Work-life balance was not an issue when I started as a young lawyer. However, it is reality today and our younger lawyers balance their work and free time quite differently from our generation. It is and will be a challenge matching these different expectations. The younger generation can handle new media much better and is therefore able to meet the expectations of the new generation clients.

Global Leader

Private Client 2020

Professional Biography

WWL Ranking: Recommended

WWL says

Natalie Peter enjoys an “excellent reputation” for her dynamic practice which often sees her advising private clients on multi-jurisdictional tax matters.

Biography

Natalie Peter is a partner at Blum&Grob Attorneys at Law in Zurich and heads the private clients team.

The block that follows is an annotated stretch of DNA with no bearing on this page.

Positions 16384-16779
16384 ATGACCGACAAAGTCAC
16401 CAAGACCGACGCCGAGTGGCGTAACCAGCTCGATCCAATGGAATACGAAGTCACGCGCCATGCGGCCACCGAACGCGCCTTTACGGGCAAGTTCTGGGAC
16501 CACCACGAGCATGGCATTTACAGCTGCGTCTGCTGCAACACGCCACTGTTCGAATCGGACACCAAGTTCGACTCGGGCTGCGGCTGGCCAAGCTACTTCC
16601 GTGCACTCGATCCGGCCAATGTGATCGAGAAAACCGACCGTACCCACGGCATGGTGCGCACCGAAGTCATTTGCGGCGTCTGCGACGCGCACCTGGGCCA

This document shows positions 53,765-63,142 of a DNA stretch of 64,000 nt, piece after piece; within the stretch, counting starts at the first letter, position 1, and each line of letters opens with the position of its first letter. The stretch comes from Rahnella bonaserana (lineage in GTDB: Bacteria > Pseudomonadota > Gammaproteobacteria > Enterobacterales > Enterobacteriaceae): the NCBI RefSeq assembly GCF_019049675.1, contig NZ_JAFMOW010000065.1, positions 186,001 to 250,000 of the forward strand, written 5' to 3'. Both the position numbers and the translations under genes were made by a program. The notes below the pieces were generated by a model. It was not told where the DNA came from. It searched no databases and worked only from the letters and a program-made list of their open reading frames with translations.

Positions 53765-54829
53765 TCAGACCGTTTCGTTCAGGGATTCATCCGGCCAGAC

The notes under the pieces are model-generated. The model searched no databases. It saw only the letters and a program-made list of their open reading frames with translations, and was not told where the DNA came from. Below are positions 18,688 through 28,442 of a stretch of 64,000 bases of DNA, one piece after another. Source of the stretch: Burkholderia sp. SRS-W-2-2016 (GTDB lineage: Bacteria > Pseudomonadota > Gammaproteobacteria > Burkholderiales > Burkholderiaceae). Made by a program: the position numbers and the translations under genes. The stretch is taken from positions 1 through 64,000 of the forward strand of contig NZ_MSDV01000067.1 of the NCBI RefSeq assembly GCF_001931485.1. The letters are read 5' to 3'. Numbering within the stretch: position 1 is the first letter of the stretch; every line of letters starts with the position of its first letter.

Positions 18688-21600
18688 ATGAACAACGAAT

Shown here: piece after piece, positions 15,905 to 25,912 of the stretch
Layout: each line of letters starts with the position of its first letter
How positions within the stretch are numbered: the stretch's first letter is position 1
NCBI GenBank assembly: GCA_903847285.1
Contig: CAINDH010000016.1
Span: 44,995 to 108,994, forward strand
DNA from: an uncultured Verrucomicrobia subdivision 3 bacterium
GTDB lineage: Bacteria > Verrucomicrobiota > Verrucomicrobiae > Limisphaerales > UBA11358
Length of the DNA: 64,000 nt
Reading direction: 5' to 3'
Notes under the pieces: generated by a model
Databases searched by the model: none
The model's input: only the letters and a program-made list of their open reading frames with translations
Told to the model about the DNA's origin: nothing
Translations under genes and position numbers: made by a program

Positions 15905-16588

She has been advising private clients for 25 years in a range of national and international tax matters, including estate tax planning; immigration to/emigration from Switzerland; tax litigation; completing tax declarations; obtaining tax rulings from tax authorities; and analysing and setting up tax-efficient structures. She has a particularly extensive knowledge in all tax matters relating to the taxation of trusts and foundations as well as the setting-up of tax-exempt charitable organisations. She has considerable experience in cross-border situations and advises families in complex estate planning matters. She has gained substantive experience in US/Swiss issues.

Natalie Peter has published numerous articles on various topics relating to tax matters of individuals, in particular on trusts and foundations. She is a frequent lecturer at national and international conferences and seminars and teaches on postgraduate programmes at the universities of Zurich and Liechtenstein, as well as at the Swiss Institute for Tax Studies (SIST).

She is currently vice chair of the individual tax and private client committee of the International Bar Association (IBA) and a committee member of the Society of Trust and Estate Practitioners (STEP).